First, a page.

Blake Farmer

Blake Farmer is WPLN's assistant news director, but he wears many hats - reporter, editor and host. He covers the Tennessee state capitol while also keeping an eye on Fort Campbell and business trends, frequently contributing to national programs. Born in Tennessee and educated in Texas, Blake has called Nashville home for most of his life.

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SCOTT SIMON, HOST:

Country music icon Kenny Rogers, whose hits included "Lucille," "Lady" and "The Gambler," died late Friday at his home in Sandy Springs, Ga., his family said in a statement. He was 81.

The Houston-born country star had 20 No.-1 hits and three Grammys and performed for some 60 years before retiring from touring in 2017 at age 79, according to the Associated Press.

Rogers didn't write most of his hits and often said he didn't consider himself much of a songwriter. But he told NPR in 2012 that he had a knack for picking songs that could draw in the listener.

Masks, gloves and other equipment are crucial as health care workers face the COVID-19 outbreak. There is a strategic national stockpile that the U.S. government controls — but no one actually knows, beyond that stockpile, what's already out there in the private sector.

Some hospitals have extras, and some not enough. The Centers for Disease Control and Prevention is working on a system that would track the inventory across the U.S.

"I'm not anti-hospice at all," says Joy Johnston, a writer from Atlanta. "But I think people aren't prepared for all the effort that it takes to give someone a good death at home."

Babies born to mothers who used opioids during pregnancy represent one of the most distressing legacies of an opioid epidemic that has claimed almost 400,000 lives and ravaged communities.

In fact, many of the ongoing lawsuits filed against drug companies make reference to these babies, fighting through withdrawal in hospital nurseries.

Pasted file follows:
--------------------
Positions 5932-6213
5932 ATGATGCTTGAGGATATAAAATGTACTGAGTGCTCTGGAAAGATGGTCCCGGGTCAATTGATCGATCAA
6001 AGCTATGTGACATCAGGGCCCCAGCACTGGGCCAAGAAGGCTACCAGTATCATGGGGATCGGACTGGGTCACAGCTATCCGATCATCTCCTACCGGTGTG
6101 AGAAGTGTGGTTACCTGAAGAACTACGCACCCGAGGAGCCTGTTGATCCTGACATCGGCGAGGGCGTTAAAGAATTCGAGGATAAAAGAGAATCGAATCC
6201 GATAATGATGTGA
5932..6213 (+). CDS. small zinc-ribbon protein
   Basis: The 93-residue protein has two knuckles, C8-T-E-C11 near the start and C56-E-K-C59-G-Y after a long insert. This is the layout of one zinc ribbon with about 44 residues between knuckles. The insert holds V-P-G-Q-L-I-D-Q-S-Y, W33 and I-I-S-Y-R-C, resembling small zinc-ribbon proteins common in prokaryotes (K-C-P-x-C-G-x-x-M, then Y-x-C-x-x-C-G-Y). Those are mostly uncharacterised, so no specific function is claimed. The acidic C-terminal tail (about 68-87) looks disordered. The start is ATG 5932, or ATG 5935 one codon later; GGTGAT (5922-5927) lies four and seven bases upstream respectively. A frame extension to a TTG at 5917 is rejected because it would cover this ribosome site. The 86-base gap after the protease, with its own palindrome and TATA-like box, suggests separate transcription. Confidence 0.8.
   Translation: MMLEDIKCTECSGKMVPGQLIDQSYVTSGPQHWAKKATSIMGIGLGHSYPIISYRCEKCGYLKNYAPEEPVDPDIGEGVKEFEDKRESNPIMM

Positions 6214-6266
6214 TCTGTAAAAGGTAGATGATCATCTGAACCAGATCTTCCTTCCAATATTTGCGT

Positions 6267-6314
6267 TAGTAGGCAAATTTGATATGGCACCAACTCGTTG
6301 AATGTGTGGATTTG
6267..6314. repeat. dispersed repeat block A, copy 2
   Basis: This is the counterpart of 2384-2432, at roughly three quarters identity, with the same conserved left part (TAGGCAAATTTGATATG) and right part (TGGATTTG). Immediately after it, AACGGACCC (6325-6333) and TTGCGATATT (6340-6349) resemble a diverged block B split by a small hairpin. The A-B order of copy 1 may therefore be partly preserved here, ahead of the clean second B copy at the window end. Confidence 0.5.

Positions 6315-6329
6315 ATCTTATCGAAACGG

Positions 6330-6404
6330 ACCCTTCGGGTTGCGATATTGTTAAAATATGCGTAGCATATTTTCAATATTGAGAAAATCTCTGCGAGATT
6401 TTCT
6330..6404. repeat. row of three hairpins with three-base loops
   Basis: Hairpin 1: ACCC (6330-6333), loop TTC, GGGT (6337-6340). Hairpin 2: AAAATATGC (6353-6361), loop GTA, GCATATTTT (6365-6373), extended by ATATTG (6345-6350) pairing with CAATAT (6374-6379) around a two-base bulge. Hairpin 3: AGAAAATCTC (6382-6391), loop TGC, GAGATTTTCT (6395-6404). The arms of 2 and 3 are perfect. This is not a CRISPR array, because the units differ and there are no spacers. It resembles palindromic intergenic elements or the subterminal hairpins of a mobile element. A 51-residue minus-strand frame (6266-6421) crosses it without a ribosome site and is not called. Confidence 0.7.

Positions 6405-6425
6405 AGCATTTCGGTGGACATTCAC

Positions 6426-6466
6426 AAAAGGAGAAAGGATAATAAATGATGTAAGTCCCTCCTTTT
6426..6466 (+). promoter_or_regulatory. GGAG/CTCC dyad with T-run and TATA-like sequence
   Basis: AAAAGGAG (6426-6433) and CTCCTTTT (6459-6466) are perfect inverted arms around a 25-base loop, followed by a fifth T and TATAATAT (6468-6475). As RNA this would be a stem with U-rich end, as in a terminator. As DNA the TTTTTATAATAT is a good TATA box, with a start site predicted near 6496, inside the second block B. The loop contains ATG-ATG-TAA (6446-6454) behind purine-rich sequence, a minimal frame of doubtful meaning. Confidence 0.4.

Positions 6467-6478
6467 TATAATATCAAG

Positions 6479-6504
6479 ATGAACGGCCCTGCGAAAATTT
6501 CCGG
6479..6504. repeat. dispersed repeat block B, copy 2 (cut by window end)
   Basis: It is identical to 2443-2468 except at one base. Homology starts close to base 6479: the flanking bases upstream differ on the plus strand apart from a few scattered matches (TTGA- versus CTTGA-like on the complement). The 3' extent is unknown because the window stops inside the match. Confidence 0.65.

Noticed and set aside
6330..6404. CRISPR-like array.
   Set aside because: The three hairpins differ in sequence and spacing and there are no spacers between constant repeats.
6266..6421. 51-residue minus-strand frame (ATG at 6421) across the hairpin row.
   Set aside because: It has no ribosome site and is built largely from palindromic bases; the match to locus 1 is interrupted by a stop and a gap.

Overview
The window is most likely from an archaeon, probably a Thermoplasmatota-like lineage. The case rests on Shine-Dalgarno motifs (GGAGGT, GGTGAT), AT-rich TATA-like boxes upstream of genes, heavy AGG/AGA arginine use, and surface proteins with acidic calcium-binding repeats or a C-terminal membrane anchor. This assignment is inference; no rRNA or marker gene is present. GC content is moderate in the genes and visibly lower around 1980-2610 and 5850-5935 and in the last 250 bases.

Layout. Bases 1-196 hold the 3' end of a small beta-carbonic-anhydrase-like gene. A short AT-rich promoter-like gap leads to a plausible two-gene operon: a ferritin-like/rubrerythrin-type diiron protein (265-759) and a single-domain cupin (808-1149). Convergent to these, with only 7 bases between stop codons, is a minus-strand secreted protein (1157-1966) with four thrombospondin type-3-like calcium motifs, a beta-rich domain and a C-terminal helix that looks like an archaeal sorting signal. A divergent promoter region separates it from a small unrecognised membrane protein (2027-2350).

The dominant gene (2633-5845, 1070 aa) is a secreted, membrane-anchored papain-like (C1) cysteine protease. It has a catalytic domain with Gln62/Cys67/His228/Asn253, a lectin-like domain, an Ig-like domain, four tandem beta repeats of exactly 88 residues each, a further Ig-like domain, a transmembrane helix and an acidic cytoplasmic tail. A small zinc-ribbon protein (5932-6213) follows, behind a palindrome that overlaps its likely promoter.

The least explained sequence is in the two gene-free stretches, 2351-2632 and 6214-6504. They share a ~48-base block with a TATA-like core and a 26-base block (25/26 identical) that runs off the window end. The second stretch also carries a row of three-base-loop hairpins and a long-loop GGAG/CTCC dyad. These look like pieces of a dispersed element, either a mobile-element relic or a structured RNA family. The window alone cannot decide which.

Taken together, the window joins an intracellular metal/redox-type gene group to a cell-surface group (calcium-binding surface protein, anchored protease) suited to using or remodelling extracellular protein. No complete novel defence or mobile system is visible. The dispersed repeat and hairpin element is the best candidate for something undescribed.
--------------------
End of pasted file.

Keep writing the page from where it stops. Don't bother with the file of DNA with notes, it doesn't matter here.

In 1998, major tobacco companies reached a historic legal settlement with states that had sued them over the health care costs of smoking-related illnesses. But individual smokers have continued to sue, and to this day the tobacco industry remains tied up in hundreds of court fights with sickened smokers, or with family members who lost a loved one to cancer, heart disease, or other smoking-related illness.

There's a summer camp for kids with disabilities in Nashville that does things a little differently. Instead of accommodating the campers' physical challenges, therapists make life a bit tougher, in hopes of ultimately strengthening the kids' ability to navigate the world.

In modern medicine, the mind and body often stay on two separate tracks in terms of treatment and health insurance reimbursement. But it's hard to maintain physical health while suffering from a psychological disorder.

Chains, saws and old logging equipment litter the back field of Wendy Norris' family farm, near the county seat of Altamont, Tenn. Norris used to be part of the local timber industry, and the rusted tools are relics from a time when health woes didn't hold her back from felling hardwoods.

"I was nine months pregnant," Norris says. "Me and my husband stayed about 10 or 15 miles in the middle of nowhere, in a tent, for a long time."

The new anti-abortion tilt of the U.S. Supreme Court has inspired some states to further restrict the procedure during the first trimester of pregnancy and move to outlaw abortion entirely if Roe v. Wade ever falls. But the rush to regulate has exposed division among groups and lawmakers who consider themselves staunch abortion opponents.

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